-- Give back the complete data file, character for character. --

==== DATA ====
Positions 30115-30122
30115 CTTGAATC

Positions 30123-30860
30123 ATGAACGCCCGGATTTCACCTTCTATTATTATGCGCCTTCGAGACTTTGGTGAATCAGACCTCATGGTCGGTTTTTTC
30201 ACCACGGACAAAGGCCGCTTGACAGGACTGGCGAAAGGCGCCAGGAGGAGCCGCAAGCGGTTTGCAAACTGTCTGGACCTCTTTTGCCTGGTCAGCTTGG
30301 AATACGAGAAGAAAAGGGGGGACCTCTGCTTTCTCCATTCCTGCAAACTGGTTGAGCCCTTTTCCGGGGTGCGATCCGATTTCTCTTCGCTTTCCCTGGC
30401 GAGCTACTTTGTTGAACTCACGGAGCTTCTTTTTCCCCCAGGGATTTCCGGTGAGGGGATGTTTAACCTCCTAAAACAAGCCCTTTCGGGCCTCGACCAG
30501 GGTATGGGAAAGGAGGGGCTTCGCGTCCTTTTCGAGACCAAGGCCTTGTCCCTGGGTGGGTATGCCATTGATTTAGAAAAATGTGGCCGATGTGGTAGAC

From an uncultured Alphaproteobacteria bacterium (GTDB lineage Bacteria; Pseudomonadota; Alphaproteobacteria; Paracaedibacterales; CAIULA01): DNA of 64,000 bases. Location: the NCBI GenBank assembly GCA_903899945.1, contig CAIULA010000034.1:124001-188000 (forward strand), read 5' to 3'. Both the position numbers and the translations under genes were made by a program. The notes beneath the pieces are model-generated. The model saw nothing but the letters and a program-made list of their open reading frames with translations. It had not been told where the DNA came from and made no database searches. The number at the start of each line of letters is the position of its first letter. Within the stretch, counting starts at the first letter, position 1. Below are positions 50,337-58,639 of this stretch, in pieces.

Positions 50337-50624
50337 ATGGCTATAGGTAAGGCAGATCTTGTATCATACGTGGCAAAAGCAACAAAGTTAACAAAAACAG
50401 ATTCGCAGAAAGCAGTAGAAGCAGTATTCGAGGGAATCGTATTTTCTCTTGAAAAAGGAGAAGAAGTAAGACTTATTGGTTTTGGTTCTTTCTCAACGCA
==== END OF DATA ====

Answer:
Positions 30115-30122
30115 CTTGAATC

Positions 30123-30860
30123 ATGAACGCCCGGATTTCACCTTCTATTATTATGCGCCTTCGAGACTTTGGTGAATCAGACCTCATGGTCGGTTTTTTC
30201 ACCACGGACAAAGGCCGCTTGACAGGACTGGCGAAAGGCGCCAGGAGGAGCCGCAAGCGGTTTGCAAACTGTCTGGACCTCTTTTGCCTGGTCAGCTTGG
30301 AATACGAGAAGAAAAGGGGGGACCTCTGCTTTCTCCATTCCTGCAAACTGGTTGAGCCCTTTTCCGGGGTGCGATCCGATTTCTCTTCGCTTTCCCTGGC
30401 GAGCTACTTTGTTGAACTCACGGAGCTTCTTTTTCCCCCAGGGATTTCCGGTGAGGGGATGTTTAACCTCCTAAAACAAGCCCTTTCGGGCCTCGACCAG
30501 GGTATGGGAAAGGAGGGGCTTCGCGTCCTTTTCGAGACCAAGGCCTTGTCCCTGGGTGGGTATGCCATTGATTTAGAAAAATGTGGCCGATGTGGTAGAC

From an uncultured Alphaproteobacteria bacterium (GTDB lineage Bacteria; Pseudomonadota; Alphaproteobacteria; Paracaedibacterales; CAIULA01): DNA of 64,000 bases. Location: the NCBI GenBank assembly GCA_903899945.1, contig CAIULA010000034.1:124001-188000 (forward strand), read 5' to 3'. Both the position numbers and the translations under genes were made by a program. The notes beneath the pieces are model-generated. The model saw nothing but the letters and a program-made list of their open reading frames with translations. It had not been told where the DNA came from and made no database searches. The number at the start of each line of letters is the position of its first letter. Within the stretch, counting starts at the first letter, position 1. Below are positions 50,337-58,639 of this stretch, in pieces.

Positions 50337-50624
50337 ATGGCTATAGGTAAGGCAGATCTTGTATCATACGTGGCAAAAGCAACAAAGTTAACAAAAACAG
50401 ATTCGCAGAAAGCAGTAGAAGCAGTATTCGAGGGAATCGTATTTTCTCTTGAAAAAGGAGAAGAAGTAAGACTTATTGGTTTTGGTTCTTTCTCAACGCA